Freytag‘s design of a plot which is known as Freytag‘s Pyramid. This design divides the order of plot into three levels. The conflicts introduced occupy the first level called rising action. When the development of the conflicts reaches the highest point, it becomes the second level called climax. The climax then will be followed by the third level called falling action. In falling action, a story reaches its conclusion as a result of all conflicts presented (1999: 227).

  From the explanation of plot, there is a significant question of how several stories develop into a plot. This answer might be answered by the previous quotation about ‗groundwork of human motivations.‘ In a narrative, human motivations become the sources of plot development.

  Human motivations lead certain stories develop into a chronological order. Roberts and Jacobs gave further explanation that the important thing is not how a sequence occurs after another but more about causative issue of how certain thing

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  causes another thing happen. In response to that, they said, ‗It is response, interaction, causation, and conflict that make a plot out of a simple series of actions‘ (1987: 98).

  In their explanation, Roberts and Jacobs also signified the importance of conflicts as a result of human motivation in developing the organization of stories in a plot. They even said, ‗The most significant element, the essence, of plot is conflict.‘ Conflicts, according to them can happen between two people or between a person with many people. The point is that conflicts require the existence of certain characters. Even when it is only one character, the conflict may arise. When a person is confronting with himself or herself, it can be categorized as conflict. To make the term ‗conflict‘ understandable, Roberts and Jacobs concluded that to notice conflict is to be aware of certain discord of ideas in stories which can develop into a plot (1987: 99).

  Harmon and Holman in A Handbook to Literature emphasized that conflicts are not only the presence of two or more opposing ideas but also how the clash between them grow s the story. ‗The struggle that grows out of the interplay of two opposing forces,‘ (2009: 123). As they remarked, Harmon and Holman categorized conflicts into at least five different types depended on what the character faces: ‗(1) a struggle against nature, (2) a struggle against another person, (3) a struggle against society, (4) a struggle for mastery by two elements within the person, (5) a struggle against Fate or destiny,‘ (2009: 123). Harmon and Holman also added their explanation that it could be possible that conflict presents not only a moment when a character fights against ‗someone or something‘ but

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  also when he or she faces something abstract such as his or her own motivations. In this case, conflict is categorized as inner conflict (2009: 123).

3. Theory of Nationalism a.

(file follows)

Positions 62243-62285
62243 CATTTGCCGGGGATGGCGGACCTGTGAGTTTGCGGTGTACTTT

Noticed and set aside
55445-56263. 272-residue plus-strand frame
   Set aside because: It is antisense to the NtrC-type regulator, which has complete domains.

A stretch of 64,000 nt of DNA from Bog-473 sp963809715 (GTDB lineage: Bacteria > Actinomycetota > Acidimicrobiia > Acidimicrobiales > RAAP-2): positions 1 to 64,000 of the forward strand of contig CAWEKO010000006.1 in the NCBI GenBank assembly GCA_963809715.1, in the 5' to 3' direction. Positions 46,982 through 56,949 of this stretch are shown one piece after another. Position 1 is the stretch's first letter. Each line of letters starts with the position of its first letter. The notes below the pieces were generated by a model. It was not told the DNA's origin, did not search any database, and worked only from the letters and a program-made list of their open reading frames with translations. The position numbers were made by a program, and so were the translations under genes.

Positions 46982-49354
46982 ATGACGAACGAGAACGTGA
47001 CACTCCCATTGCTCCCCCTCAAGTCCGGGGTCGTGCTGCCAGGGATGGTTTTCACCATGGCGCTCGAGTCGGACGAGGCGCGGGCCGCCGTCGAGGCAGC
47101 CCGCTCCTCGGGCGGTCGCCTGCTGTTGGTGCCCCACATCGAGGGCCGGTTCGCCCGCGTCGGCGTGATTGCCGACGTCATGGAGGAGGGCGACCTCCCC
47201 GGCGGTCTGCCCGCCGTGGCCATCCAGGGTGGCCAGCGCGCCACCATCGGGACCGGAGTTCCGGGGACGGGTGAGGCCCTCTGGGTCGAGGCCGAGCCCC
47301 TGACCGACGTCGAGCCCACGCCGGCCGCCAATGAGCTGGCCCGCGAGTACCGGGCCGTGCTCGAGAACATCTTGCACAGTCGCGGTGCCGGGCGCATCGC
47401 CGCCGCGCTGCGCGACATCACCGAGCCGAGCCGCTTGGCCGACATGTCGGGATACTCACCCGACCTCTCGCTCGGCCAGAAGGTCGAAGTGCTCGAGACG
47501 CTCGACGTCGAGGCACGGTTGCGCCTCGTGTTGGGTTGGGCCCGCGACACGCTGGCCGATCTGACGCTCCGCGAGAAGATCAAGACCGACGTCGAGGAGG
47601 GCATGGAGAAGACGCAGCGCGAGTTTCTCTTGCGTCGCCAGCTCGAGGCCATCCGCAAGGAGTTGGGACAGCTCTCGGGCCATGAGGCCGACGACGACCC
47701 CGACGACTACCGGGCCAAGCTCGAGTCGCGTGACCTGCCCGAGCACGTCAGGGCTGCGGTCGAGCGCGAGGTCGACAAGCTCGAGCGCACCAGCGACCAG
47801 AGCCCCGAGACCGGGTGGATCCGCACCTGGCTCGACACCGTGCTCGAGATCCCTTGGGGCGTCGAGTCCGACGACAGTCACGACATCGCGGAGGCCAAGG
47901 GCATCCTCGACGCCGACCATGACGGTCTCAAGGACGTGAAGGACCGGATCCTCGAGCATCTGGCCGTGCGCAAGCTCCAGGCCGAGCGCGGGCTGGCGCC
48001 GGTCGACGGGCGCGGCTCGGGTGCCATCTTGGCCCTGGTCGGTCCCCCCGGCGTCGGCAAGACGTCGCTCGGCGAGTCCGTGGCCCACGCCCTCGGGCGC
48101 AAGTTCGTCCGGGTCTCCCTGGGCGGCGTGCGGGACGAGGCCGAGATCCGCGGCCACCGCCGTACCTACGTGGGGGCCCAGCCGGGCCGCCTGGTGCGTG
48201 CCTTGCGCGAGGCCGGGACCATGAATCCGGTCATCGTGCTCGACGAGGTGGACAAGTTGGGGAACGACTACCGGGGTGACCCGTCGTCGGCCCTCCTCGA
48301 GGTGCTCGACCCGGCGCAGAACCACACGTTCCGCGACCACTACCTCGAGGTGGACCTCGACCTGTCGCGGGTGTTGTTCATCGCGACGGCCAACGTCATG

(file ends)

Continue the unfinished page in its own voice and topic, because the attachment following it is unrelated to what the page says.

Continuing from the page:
Definition and Description Nationalism , since its emergence in Europe, has been understood,

  described, and defined differently by people all over the world. This understanding has kept changing along with the development of human thought and various problems in many parts of the world. Benedict Anderson, in Imagined

  

Communities , offered a way to understand nationalism. He, firstly, proposed an

  understanding that people can understand nationalism if they can understand what a nation is. Anderson himself gave his definition that a nation is an imagined

  community .

  In an anthropological spirit, then, I propose the following definition of the nation: it is an imagined political community

  • – and imagined as both inherently limited and sovereign. It is imagined because the members of even the smallest nation will never know most of their fellow-members, meet them, or even hear of them, yet in the minds of each lives the image of their communion (Anderson, 1991: 5-6). Thus, his definition implies that a group of certain people believing that they and certain other people are in a unity, though they may not know each other, is called a nation. He further explained that it is not only a matter of ‗imagining‘ certain people as a unity but also a matter of how they also understand that their community is different from other communities (other nations). Anderson characterized that point with the word limited. It is not about territory. Limited

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  means no matter how big the number of the members of certain community; they are still limited to particular characteristics showing that they belong to certain community (nation) (1991: 6-7).

  The last thing he identified about the term nation is sovereign. The word

  

sovereign is to identify that when the members of a community (nation) have

  understood that they are limited and tied each other in their group, and then they realize the need for sovereignty. Sovereignty is the key of a nation to show its existence among many other nations in the world. Moreover, it guarantees its freedom from being intervened by other nations (Anderson, 1991: 7).